The CR-Z may look nothing like the Honda Civic, but its insides are a bit more comparable. The new hybrid will have a 140-horsepower, 1.8-liter, single overhead cam (SOHC) i-VTEC engine which comes from the Civic and would be much bigger and more powerful than most current hybrid gasoline engines. The gasoline engine alone, according to Honda's Web site, gets 25 miles per gallon (10.6 kilometers per liter) in the city and 36 miles per gallon (15.3 kilometers per liter) on the highway for a combined average of 29 miles per gallon (12.3 kilometers per liter). That, coupled with an electric motor that would presumably power the car at lower speeds and assist during uphill climbs, will most likely further increase the fuel efficiency of the CR-Z. Executives also plan to offer both automatic and manual transmissions, and the throttle system for the SOHC i-VTEC engine uses drive-by-wire technology.
The system that includes the electric motor and battery will come from the Honda Insight and is called the Integrated Motor Assist system, or IMA. The IMA's design is thin, allowing it to fit between the engine and transmission to allow for more space, a boon for compact hatchback cars like the CR-Z. Another option taken from the Insight is a continuously variable transmission, or CVT, which would be coupled with the drive-by-wire technology.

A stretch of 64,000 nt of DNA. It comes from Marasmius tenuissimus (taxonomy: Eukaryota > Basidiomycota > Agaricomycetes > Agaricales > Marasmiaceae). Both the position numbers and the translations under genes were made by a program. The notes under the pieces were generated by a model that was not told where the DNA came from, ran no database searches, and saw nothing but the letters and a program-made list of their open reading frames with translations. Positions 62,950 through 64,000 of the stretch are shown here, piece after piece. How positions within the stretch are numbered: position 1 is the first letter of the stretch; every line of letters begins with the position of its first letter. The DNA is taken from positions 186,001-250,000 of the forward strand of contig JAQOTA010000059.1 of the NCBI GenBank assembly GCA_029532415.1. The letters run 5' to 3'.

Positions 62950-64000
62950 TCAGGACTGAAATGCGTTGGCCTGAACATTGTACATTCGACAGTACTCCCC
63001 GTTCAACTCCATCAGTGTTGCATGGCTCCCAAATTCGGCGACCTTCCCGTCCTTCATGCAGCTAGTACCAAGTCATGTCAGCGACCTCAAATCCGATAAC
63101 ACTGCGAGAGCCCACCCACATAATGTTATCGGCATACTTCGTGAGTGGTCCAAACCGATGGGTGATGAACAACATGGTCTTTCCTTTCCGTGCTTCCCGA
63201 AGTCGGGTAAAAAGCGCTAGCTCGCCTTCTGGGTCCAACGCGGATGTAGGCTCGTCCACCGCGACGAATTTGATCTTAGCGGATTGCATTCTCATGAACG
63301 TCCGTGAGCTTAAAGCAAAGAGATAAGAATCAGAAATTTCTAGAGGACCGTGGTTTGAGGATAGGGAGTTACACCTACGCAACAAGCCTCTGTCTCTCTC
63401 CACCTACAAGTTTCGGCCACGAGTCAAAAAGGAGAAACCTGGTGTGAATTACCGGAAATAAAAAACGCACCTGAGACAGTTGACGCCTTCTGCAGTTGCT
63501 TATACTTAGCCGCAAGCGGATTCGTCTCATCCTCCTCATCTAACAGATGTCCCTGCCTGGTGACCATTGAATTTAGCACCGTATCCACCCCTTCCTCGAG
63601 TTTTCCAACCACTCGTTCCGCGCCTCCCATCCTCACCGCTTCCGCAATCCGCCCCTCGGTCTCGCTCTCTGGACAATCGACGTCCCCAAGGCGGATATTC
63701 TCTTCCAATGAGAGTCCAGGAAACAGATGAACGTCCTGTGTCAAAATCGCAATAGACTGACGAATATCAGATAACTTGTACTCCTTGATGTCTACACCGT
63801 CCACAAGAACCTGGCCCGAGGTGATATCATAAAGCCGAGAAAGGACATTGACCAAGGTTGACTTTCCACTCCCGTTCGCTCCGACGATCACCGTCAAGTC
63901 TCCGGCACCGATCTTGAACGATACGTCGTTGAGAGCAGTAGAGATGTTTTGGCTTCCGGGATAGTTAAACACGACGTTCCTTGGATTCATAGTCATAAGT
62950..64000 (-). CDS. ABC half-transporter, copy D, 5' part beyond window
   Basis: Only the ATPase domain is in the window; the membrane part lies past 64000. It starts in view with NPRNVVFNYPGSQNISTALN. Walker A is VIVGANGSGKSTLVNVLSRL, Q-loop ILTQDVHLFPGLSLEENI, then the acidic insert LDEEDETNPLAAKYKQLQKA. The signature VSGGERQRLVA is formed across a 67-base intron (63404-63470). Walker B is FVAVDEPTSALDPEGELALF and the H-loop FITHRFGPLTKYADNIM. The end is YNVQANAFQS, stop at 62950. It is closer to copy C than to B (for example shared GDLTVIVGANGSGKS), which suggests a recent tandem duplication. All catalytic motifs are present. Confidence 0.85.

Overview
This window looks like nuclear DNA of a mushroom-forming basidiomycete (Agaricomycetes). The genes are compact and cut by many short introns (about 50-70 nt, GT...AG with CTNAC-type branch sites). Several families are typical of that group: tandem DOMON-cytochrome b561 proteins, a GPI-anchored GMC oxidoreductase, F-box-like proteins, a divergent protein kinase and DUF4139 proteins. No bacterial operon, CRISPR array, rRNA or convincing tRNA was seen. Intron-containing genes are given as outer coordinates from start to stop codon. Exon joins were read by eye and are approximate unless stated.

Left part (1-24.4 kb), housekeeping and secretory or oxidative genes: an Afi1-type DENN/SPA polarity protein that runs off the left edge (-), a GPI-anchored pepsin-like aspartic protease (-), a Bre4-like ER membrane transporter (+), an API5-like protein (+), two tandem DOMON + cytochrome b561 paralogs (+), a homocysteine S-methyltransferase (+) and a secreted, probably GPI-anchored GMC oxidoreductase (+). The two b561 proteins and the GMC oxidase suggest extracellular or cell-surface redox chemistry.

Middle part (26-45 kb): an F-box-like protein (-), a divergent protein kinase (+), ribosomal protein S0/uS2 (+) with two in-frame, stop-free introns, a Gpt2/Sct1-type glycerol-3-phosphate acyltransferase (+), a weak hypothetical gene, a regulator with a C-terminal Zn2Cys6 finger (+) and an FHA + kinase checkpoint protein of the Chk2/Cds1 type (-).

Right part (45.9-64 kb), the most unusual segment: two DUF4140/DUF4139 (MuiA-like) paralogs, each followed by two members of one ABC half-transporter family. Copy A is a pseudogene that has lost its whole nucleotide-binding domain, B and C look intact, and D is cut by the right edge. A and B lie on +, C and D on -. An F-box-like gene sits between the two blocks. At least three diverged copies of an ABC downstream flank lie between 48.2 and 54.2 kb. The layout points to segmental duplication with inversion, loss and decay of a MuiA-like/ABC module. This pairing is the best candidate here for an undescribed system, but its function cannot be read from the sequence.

By taking these various elements from other vehicles and combining them into one package, Honda is attempting to reduce costs. Honda has also cut down on weight: the CR-Z weighs just 2,800 pounds (1,270 kilograms) -- fairly light for a hybrid car. This is mainly due to a lighter body and a smaller battery. Many older hybrids are weighed down by extremely heavy battery packs, which, ironically, results in poor fuel economy.
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